Chronic kidney disease patients in Taiwan embrace alternative medicines despite physician non-disclosure

By Cheryl Marie Tay

- Last updated on GMT

An illustration of the human kidneys. ©Getty Images
An illustration of the human kidneys. ©Getty Images

Related tags Chronic kidney disease Taiwan Vitamins

Chronic kidney disease (CKD) patients in Taiwan often do not disclose their complementary and alternative medicine (CAM) use to their physicians, risking potentially adverse side effects or unintended interactions with conventional medications, say local researchers.

CKD continues to pose significant challenges globally, and as it progresses to end-stage renal disease (ESRD), patients experience heightened mortality rates and a decline in quality of life. Despite efforts to provide multi-disciplinary care and interventions, adherence to conventional treatments remains a challenge. Consequently, many CKD patients in Taiwan have turned to CAM in pursuit of improved well-being and quality of life. 

A recent study conducted by researchers at Taiwan’s Chang Gung University College of Medicine and China Medical University has shed light on the prevalence and types of CAM used by CKD patients, as well as their tendency not to disclose their CAM use to their healthcare providers and the subsequent health implications of this non-disclosure.

Comparison with international surveys highlighted variations in CAM usage rates among CKD patients across different countries. While the prevalence of CAM use in Taiwan was lower compared to that in Egypt, it exceeded rates reported in Turkey, Malaysia and Korea. Disparities in CAM usage were attributed to factors such as cultural influences, geographical location and healthcare policies.

Patterns among the patients

Over a period spanning March 2021 to June 2023, researchers conducted a cross-sectional questionnaire survey involving 275 pre-dialysis patients with CKD who were receiving outpatient care at a nephrology clinic at Chang Gung Memorial Hospital in Kaohsiung. The study focused on patients who had not undergone dialysis treatment or kidney transplants.

The findings subsequently revealed that 46.5% of the surveyed patients reported using CAM. However, there were no significant differences in CAM usage across various stages of CKD. Notably, CAM usage was more prevalent among patients aged between 20 and 60 years and those who had been diagnosed with CKD within the previous five years.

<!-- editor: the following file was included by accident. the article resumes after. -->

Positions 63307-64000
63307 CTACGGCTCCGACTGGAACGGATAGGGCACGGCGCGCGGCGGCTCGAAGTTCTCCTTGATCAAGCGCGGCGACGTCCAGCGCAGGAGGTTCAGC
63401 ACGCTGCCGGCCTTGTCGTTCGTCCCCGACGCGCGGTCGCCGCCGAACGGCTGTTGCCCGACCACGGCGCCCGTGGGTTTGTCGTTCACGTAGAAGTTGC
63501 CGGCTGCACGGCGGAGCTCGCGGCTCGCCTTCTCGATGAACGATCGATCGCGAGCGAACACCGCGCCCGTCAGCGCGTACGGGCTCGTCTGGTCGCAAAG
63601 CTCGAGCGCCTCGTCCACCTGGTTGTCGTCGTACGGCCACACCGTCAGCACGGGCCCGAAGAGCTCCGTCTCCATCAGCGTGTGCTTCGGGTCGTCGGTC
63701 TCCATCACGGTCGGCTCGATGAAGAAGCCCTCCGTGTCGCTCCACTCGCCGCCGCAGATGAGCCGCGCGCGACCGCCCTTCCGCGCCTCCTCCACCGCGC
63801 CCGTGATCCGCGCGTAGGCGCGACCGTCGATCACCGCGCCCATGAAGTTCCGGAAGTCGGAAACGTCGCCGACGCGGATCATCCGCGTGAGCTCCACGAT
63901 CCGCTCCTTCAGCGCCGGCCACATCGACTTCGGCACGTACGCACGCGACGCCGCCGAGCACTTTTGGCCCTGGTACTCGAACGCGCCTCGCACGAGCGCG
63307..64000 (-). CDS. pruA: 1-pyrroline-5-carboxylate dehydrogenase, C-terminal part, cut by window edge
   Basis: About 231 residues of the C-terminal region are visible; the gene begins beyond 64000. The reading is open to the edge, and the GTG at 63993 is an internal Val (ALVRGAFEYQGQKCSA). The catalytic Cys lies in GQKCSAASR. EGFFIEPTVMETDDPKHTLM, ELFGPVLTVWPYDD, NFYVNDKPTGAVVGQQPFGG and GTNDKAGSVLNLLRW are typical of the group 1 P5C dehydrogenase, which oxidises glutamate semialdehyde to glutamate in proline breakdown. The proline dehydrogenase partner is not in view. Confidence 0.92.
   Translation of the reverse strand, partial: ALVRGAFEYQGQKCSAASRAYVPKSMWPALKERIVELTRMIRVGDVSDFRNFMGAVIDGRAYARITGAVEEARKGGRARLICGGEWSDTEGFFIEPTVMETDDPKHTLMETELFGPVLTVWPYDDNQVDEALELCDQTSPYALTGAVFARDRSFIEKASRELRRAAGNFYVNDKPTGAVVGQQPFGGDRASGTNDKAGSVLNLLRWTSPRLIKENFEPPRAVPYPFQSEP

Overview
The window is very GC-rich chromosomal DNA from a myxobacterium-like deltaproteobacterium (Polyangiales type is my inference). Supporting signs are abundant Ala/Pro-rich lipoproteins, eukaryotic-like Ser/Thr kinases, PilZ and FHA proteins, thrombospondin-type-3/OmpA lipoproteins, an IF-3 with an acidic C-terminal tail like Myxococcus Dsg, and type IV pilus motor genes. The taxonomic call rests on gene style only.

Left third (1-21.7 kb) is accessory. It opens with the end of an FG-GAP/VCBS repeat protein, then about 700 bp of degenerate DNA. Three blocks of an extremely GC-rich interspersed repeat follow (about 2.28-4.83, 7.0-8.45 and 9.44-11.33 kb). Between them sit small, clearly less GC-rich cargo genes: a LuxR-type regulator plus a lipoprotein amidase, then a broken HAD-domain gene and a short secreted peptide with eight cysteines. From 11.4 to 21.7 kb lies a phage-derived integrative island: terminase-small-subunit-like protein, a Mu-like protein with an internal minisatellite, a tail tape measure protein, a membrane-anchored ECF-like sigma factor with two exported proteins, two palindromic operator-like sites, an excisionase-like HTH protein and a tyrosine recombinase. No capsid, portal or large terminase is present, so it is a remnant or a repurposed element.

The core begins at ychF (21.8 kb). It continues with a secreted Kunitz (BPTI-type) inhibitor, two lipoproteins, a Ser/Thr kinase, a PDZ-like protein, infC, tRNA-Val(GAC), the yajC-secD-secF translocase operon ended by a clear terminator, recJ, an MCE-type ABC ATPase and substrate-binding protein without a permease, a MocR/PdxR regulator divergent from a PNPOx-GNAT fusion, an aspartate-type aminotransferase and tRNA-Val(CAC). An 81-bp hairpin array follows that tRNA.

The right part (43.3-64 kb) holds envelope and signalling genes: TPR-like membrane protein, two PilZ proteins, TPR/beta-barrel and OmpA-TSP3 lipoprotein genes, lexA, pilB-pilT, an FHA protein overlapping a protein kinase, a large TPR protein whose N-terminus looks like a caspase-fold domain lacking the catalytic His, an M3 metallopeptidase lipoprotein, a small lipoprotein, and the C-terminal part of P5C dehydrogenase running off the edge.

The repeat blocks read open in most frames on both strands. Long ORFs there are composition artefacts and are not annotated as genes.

Nutritional approaches emerged as the most commonly utilised type of CAM among the patients, with 79.7% incorporating such methods into their treatment regimen. Vitamins and minerals were among the most frequently used modalities, with 38.3% of the patients relying on them.

Medicinal motivations and compliance concerns

Patients cited a desire for general health improvement and a proactive attitude as the main drivers for their CAM usage, with only a small minority reporting using CAM due to dissatisfaction with conventional treatment.

One statistic that sparked concern was the surveyed patients reporting that their family and friends were their primary sources of information regarding CAM, highlighting the influence of social networks.

Yet more alarming was that despite the widespread use of CAM, only a minority of patients (27.1%) disclosed their CAM usage to their physicians. A significant majority (72.9%) did not disclose their CAM usage to their physicians, fearing disapproval or believing it unnecessary to share such information.

This non-disclosure raised concerns about potential interactions between CAM and conventional treatments, therefore highlighting the need for improved patient-physician communication. In fact, despite high satisfaction rates among CAM users, a small fraction reported adverse effects or compromised compliance with modern medical treatments.

Despite its contributions, the study had limitations, including its focus on a specific population in southern Taiwan. There were also potential biases, such as recall bias and Neyman bias. Nonetheless, it underscored the prevalent use of CAM among pre-dialysis CKD patients in Taiwan and highlighted the importance of integrating CAM discussions into clinical consultations.

The researchers concluded: “CAM use, in particular nutritional approaches, is common in patients with pre-dialysis on the P4P programme in Taiwan and is used by a greater percentage of non-elderly group and shorter duration of CKD. The majority of the patients did not disclose their use of CAM to their physicians because they were worried that their physicians would prohibit their use.

“Thus, it is critical for healthcare professionals to integrate information from patients’ CAM usage and educate them according to evidence-based practice. More studies concerning the safety and efficacy of CAM in the management of CKD in the P4P programme should be conducted to achieve better healthcare quality and disease outcomes if any benefits are supported.”


Source: National Center for Biotechnology Information

“Prevalence and varieties of complementary and alternative medicine usage among individuals with pre-dialysis chronic kidney disease in Taiwan: an investigative cross-sectional analysis”

Authors: Ming-Yen Tsai, et al​.

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